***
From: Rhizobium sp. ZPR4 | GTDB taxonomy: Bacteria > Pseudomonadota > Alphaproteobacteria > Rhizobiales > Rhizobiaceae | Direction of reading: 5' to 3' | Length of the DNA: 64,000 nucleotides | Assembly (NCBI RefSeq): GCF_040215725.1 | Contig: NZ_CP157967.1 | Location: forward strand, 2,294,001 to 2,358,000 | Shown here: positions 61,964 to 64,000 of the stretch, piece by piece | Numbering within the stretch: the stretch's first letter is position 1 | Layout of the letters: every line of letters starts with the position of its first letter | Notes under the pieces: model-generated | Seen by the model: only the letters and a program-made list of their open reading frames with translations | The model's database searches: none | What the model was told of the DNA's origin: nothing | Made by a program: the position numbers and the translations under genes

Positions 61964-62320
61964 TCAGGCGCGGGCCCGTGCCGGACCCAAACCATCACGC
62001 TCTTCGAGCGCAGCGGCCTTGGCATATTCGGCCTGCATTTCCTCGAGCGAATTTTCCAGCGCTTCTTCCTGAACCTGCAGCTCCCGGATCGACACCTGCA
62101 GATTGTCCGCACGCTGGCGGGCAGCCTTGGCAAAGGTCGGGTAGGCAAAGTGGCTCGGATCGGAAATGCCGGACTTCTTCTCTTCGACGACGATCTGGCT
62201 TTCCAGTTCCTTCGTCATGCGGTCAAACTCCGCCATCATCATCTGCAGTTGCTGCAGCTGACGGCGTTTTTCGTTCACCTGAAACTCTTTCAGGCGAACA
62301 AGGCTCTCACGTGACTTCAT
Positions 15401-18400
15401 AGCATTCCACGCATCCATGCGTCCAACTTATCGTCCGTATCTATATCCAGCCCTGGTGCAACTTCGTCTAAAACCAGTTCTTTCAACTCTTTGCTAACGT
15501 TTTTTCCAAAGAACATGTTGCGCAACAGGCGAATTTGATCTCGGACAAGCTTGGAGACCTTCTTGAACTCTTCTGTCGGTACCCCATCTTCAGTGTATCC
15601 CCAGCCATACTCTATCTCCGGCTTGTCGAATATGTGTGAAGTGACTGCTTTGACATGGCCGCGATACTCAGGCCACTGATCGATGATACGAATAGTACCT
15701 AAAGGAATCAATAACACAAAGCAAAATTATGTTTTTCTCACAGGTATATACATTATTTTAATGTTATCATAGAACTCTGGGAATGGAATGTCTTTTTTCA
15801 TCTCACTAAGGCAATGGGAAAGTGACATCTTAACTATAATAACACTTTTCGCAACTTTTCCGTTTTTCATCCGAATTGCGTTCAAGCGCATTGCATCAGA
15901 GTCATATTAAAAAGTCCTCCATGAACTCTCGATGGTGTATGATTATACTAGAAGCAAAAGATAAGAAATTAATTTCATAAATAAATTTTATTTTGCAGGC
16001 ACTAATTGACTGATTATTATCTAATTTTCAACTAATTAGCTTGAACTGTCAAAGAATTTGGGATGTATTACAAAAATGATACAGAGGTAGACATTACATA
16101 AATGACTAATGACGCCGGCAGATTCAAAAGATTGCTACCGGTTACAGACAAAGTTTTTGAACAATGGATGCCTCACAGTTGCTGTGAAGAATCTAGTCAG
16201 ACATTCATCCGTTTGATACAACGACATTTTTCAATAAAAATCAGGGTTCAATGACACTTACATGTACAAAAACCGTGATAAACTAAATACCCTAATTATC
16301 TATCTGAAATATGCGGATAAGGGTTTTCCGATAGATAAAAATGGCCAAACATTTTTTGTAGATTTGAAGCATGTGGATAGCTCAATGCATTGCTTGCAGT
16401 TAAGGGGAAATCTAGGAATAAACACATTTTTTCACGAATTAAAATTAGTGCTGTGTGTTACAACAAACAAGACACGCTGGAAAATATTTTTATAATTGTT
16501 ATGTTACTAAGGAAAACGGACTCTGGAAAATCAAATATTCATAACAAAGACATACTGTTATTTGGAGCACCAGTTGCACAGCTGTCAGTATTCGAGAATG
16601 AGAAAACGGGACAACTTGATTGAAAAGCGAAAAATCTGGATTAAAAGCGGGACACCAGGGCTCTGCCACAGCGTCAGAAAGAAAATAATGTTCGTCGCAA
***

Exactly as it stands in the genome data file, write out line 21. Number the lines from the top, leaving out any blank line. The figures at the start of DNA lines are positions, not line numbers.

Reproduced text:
16601 AGAAAACGGGACAACTTGATTGAAAAGCGAAAAATCTGGATTAAAAGCGGGACACCAGGGCTCTGCCACAGCGTCAGAAAGAAAATAATGTTCGTCGCAA